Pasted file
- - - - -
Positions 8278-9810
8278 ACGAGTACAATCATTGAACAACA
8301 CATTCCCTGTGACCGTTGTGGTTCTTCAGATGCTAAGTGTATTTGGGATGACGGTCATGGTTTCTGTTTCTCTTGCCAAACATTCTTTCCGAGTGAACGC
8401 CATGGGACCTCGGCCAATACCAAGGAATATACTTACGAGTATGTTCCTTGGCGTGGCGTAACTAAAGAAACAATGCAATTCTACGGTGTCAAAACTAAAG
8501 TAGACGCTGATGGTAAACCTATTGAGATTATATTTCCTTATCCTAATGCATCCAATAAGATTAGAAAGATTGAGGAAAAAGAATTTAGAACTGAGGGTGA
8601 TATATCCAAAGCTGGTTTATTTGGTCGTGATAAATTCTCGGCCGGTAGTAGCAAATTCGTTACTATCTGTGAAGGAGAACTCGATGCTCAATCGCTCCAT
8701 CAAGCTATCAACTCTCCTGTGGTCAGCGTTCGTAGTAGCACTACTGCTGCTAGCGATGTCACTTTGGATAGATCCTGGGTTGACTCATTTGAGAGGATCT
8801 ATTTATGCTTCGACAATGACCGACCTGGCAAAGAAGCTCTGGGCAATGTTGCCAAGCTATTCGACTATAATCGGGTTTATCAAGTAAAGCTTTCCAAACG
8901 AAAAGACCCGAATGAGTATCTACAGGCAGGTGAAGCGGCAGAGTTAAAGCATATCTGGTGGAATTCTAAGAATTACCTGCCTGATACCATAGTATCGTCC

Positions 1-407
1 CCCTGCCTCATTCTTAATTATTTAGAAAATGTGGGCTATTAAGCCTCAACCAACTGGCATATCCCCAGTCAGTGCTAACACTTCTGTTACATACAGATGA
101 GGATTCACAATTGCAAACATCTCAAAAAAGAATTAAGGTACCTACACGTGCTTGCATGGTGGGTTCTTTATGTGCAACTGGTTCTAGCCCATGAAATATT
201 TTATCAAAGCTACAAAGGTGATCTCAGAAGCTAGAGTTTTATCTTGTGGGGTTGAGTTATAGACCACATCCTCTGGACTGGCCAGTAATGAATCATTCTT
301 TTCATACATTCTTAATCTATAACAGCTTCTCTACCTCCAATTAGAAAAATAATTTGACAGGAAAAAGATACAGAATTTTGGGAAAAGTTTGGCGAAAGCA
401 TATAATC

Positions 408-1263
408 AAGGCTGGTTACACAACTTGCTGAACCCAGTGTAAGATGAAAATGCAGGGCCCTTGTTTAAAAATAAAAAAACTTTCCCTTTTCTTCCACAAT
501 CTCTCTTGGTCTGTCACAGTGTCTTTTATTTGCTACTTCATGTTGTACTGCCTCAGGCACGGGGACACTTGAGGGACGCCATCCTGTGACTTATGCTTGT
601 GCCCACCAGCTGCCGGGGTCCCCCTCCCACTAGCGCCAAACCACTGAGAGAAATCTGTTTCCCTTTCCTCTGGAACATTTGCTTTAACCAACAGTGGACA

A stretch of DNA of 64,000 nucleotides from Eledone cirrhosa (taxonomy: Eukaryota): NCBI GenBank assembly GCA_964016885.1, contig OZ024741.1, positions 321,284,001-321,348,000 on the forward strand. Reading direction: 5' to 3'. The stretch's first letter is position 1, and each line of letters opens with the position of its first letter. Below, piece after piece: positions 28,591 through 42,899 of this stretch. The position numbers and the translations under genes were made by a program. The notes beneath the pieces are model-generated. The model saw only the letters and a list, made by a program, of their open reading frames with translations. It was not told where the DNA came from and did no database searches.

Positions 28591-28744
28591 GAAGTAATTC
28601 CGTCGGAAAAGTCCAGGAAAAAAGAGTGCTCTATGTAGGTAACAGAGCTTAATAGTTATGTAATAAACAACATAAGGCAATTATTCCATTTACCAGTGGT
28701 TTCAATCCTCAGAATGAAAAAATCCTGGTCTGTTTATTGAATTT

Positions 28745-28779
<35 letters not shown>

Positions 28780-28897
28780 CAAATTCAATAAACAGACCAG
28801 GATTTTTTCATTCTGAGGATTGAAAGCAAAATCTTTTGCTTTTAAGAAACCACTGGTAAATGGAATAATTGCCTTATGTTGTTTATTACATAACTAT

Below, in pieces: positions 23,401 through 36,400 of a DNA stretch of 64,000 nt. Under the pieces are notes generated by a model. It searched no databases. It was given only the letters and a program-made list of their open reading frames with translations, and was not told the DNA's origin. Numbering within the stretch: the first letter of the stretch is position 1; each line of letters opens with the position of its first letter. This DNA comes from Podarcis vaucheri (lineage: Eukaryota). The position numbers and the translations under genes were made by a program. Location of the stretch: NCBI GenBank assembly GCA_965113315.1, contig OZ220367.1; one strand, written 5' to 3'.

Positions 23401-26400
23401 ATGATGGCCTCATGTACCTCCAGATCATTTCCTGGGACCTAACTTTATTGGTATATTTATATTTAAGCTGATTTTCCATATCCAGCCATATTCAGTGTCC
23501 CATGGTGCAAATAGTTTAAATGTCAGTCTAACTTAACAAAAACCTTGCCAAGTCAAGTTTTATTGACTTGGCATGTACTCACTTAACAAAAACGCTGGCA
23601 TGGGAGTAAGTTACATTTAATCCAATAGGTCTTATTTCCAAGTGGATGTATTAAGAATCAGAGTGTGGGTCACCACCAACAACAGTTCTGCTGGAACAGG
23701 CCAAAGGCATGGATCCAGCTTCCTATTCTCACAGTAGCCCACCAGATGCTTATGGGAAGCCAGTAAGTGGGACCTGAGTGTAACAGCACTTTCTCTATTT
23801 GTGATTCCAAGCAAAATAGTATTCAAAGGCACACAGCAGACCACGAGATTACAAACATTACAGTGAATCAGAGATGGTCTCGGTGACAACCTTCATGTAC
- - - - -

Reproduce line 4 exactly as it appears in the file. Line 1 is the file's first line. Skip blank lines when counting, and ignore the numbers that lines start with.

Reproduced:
8401 CATGGGACCTCGGCCAATACCAAGGAATATACTTACGAGTATGTTCCTTGGCGTGGCGTAACTAAAGAAACAATGCAATTCTACGGTGTCAAAACTAAAG